By Gina Yarbrough and Danny R. Johnson
SAN DIEGO – While the country is being saturated with daily new revelations surrounding the impeachment inquiry against President Donald Trump, Democratic presidential hopeful Senator Elizabeth Warren (D- MA), rallied thousands of fans at a seaside San Diego park, focusing on a consistent winning message of non-impeachment issues resonating with thousands across the country.
Warren is on record calling for the impeachment of Trump, but she has chosen a strategy as in the October 4 event at Waterfront Park, to stay clear of talk about Ukraine, which have consumed cable news went unmentioned. Instead, Warren shared with the 5000 people present her vision on how she will bring structural change to overhaul government and the economy.
This was Warren’s first visit to San Diego since kicking off her presidential campaign earlier this year. She is currently in the lead in the Democratic race, followed by former Vice President Joe Biden and Sen. Bernie Sanders (I-Vt.). Sanders halted his campaign after suffering a heart attack while on the campaign trail last week. She told supporters that lobbyists’ influence in the U.S. government is a serious issue. One that she plans to rectify, if elected president.
“We have a government that works fabulously for giant drug companies. Not just for people trying to get a prescription filled,” Warren told the crowd. “We have a government that works great for people who want to invest in private prisons and private detention centers. But not for the people whose lives are destroyed and whose communities are torn apart.”
An advocate for climate change, Warren is one of the original supporters of the Green New Deal, a plan to launch a ten-year mobilization through 2030 to achieve net-zero domestic greenhouse gas emissions in the United States.
“Our country, our scientists and people generally are starting to get it about what is going on climate. They are starting to get it on what it means to be putting so much carbon into the air. They have the basic idea,” Warren said.
In the early 1990s, Warren said lawmakers, on both sides of the aisle, were working together in Washington to solve the “global warming” crisis that was affecting the planet. That effort came to a halt when big oil companies stepped in and began lobbying certain lawmakers in Congress.
“They made an investment decision. They decide to invest in politicians. They decide to invest in Washington,” Warren said.
Being consistently on message focusing on the core issues voters care about as it relates to them personally, is why Warren is on the top in the polls.
It was a sentiment many attendees of Warren’s rallies have echoed, cheering Warren for continuing to emphasize her policy plans over the most recent headlines. Her biggest applause lines came as she discussed her anti-corruption platform, one of the first proposals she released in her campaign. She has continued to roll out policies aimed at corruption, including a tax on major lobbying expenditures by corporations and trade groups.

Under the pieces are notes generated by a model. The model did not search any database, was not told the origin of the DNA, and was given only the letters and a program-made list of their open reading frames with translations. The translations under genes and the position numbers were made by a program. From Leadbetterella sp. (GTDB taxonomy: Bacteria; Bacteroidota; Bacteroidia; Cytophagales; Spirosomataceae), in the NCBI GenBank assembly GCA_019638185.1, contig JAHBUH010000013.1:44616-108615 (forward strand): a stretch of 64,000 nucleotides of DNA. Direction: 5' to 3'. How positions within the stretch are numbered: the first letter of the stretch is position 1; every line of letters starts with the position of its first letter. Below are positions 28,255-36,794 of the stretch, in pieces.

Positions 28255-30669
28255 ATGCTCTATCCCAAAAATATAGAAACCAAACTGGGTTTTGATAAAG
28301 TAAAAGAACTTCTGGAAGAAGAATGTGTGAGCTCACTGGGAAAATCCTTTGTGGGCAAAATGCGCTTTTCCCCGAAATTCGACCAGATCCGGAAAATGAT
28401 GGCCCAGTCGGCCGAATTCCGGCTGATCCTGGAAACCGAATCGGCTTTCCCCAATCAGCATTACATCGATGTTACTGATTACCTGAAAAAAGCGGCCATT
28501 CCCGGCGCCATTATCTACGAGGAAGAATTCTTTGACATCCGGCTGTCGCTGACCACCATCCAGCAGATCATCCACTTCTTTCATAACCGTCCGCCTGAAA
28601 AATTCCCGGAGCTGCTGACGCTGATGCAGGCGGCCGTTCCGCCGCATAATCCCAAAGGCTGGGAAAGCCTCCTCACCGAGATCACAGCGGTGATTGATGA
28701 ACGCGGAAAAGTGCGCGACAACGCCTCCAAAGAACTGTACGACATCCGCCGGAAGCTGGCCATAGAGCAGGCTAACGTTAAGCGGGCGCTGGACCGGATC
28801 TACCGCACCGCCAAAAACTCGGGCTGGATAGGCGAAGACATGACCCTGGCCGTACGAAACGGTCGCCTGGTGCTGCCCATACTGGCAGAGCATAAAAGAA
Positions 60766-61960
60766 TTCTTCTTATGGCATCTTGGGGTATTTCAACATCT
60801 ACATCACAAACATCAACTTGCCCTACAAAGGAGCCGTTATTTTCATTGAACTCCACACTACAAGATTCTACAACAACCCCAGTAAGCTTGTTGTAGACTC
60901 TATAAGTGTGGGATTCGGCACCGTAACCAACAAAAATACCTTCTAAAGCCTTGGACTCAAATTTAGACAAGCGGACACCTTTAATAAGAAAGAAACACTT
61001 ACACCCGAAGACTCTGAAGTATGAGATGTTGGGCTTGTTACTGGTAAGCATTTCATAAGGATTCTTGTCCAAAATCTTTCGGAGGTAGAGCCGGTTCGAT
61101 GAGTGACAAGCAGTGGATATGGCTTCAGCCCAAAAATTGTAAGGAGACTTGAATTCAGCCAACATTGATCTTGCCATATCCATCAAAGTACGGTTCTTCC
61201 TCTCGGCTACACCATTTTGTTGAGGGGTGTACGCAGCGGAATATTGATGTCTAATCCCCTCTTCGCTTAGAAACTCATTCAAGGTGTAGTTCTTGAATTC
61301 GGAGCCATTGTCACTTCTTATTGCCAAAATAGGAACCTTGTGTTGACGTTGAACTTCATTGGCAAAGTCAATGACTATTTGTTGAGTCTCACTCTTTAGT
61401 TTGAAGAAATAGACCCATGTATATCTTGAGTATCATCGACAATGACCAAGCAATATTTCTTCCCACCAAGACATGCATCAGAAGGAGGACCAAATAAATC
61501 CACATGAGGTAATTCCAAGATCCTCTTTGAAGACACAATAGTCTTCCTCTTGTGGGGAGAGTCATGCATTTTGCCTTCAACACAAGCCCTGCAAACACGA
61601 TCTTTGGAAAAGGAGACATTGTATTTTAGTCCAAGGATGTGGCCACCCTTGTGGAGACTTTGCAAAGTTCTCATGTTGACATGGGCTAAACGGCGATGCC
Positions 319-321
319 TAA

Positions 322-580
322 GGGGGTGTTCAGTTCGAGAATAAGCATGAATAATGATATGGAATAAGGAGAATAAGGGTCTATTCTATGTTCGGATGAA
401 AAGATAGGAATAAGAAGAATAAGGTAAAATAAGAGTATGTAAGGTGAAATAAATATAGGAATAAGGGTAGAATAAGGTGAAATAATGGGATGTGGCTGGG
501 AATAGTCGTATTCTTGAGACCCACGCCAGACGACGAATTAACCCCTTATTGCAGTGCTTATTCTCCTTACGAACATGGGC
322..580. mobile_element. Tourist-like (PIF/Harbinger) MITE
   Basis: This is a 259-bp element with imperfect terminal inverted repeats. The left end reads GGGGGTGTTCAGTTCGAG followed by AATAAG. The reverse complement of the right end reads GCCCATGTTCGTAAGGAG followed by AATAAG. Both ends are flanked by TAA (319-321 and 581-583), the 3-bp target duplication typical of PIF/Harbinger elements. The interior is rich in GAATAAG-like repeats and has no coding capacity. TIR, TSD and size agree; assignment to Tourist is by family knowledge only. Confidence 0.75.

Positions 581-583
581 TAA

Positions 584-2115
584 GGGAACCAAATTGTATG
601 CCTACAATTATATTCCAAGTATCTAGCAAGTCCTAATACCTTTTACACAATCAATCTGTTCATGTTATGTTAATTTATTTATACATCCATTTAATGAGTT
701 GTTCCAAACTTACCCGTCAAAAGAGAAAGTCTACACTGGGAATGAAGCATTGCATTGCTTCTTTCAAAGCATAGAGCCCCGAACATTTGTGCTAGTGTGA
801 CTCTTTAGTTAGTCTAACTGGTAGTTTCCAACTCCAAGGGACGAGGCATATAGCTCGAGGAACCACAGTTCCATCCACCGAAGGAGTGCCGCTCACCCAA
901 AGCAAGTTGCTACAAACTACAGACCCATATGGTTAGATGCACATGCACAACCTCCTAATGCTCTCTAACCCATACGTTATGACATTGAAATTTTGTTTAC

“Let’s attack the corruption head-on,” Warren told the crowd, standing before a giant American flag. “Enough playing defense. I am ready to go on offense.”
Warren’s stump speech focused largely on her economic proposals, including a 2% annual wealth tax on those with fortunes over $50 million that has become a rallying cry for her supporters. Revenue from that tax, she said, would pay for universal child care and pre-K education, as well as a host of other social services.
Even though Warren does not like to discuss Trump in detail at her rallies…that’s not to say she hasn’t lobbied barrages of criticism of Trump’s policies. She was the first Democratic candidate to call for his impeachment this spring, after special counsel Robert S. Mueller III released his report on Russian interference in the 2016 election. And on Twitter, she’s continued to react to recent news, including calling for the transcripts of conversations between the president and the leader of China, after CNN reported that Trump discussed her political prospects as well as those of former Vice President Biden in a July phone call.
The San Diego rally followed the formula of Warren campaign stops since the beginning of her run: a speech that starts with her Oklahoma upbringing — with extra emphasis this time on her brothers’ background in the armed forces in a nod to San Diego’s military ties — through her stutter-step path to becoming a law professor at Harvard, and then a brief rundown of her policies, a few audience questions, and then her famous selfie line.
But while the structure remains the same, the scale has become grander — a sign of Warren’s steady ascent in the polls. In last week’s UC Berkeley Institute of Governmental Studies poll, conducted for the Los Angeles Times, Warren had a significant lead in the Democratic presidential race in the state — the first choice of 29% of likely Democratic primary voters. She has seen similar polling gains in early-voting states such as Iowa and in national surveys.
With her polling numbers inching higher each week right before the crucial October 18 Democratic Debate, and with Sanders off the campaign trail due to health issues, political observes in both parties see Warren as the top contender to beat for now.